We were met in Southampton by Captain Geff Keen, Margery’s brother-in-law and at that time the Marine Superintendent of the Union Castle Line in Southampton. He hade arranged to take his three week’s leave just after we arrived so, after we had been made comfortable in his home, he could take us around. We had a wonderful time with him, as he could get so many doors open to us which were not available to ordinary visitors.
Thus he presented me with a pass which enabled me to visit the Southampton Docks at any time for six months, which I found very useful. He then took us to Devonshire, visiting Stonehenge on the way, to stay for a week or so with his sister and her daughter. We had a lovely time with them, visiting all kinds of places on the coast or inland. Wherever we went we were struck by the greenness of the grass and the lovely flowers. We spent a long time at Lynmouth just the day before the terrible flood which washed most of the village away and drowned a large number of it inhabitants. (The flood devastated the village of Lynmouth and killed 34 people on 15 and 16 August 1952).
A thing which really enthralled me was to see real cricket on the village greens; moreover the games continued until 9:30 or 10 pm at night, as in summer in England the days are much longer than in South Africa.
Our home in Geff’s house overlooked most of Southampton harbour, so we could see the two great ships, the “Mammoths” of the way years, when they were in dock. Every Wednesday the ‘Mary’ or the ‘Lizzie’, as they were fondly called, would leave for New York, and it was grand to see them in their proper Cunard Line livery instead of the dismal ‘dazzle painting’ of way years. To me it was also lovely to hear the deep note of their steam whistles when moving in or out of harbour. Thus I was sad to learn after we had returned to South Africa that the Cunard Line had stopped them from using their sirens as some people ‘objected to the noise’! Poor Queen Mary and Queen Elizabeth!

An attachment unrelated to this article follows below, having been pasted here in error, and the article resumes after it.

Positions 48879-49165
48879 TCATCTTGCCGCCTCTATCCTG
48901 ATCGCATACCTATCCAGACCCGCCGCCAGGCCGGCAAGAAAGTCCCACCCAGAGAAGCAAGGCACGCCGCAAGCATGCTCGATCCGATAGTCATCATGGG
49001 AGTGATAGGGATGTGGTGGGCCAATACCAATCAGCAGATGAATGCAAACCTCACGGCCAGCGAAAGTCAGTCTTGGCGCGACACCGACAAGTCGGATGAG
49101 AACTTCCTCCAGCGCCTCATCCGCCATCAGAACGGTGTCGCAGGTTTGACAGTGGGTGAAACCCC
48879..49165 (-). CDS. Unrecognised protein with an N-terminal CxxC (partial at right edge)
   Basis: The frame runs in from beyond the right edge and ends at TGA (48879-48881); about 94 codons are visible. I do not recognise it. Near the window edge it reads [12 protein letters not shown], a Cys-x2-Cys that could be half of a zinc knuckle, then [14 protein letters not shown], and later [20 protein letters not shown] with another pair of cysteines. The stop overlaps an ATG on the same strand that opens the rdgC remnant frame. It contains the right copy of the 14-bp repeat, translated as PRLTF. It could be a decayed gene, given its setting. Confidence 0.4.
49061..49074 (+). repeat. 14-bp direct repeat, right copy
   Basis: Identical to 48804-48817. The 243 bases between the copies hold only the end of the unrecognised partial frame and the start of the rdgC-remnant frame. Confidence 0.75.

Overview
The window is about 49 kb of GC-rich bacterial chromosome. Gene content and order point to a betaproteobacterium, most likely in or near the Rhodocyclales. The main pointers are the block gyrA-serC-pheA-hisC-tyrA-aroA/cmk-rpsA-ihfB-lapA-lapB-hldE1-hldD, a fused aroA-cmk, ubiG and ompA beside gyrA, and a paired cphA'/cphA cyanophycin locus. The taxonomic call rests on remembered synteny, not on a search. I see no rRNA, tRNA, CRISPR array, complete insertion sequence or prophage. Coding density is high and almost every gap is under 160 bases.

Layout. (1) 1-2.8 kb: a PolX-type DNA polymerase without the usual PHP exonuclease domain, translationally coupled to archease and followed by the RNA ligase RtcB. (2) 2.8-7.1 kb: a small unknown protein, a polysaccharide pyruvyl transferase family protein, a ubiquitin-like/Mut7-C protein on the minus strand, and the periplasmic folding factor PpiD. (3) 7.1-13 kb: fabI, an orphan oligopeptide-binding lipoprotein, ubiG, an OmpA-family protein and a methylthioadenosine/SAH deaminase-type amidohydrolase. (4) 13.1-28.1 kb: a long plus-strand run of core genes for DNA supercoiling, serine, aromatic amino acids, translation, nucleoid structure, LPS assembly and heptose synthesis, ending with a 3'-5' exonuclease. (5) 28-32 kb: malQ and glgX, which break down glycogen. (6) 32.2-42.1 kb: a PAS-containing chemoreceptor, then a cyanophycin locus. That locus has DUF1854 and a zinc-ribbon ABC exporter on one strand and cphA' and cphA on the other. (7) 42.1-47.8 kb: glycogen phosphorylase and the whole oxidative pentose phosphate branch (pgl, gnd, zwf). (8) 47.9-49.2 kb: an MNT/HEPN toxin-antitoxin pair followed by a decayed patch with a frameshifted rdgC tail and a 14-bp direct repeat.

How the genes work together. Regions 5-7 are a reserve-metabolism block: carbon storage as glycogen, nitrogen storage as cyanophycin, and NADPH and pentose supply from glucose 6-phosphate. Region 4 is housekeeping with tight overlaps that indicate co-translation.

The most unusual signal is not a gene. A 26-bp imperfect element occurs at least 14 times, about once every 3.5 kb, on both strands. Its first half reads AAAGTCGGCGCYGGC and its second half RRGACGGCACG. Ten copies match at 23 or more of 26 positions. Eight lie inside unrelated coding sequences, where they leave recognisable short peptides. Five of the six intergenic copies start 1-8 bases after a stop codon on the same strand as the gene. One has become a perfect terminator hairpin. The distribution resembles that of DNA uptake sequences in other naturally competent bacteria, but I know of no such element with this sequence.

We had a lovely day one Wednesday. In the morning Geff took us over the Queen Mary, by special permission; then took us to lunch in the Stirling Castle, which was to leave for Cape Town the next day, and then when we had had our lunch, to go on deck and see the S.S. United States entering the docks; so fast had she travelled that the paint along the waterline of her bows was almost all rubbed off by the waves. Next day I was taken over the great American ship. I must say I was very disappointed: there was no wood used in the ship’s construction, so her decks were of blue steel, with small steel studs along them to prevent people from slipping. When you went into a cabin you found that all the cupboards, etc., were of steel, so it sounded as if your clothes were being put into a filing cabinet! The furniture also was of steel, and looked very uninviting! After seeing over her I could understand why she was never popular with the Transatlantic public.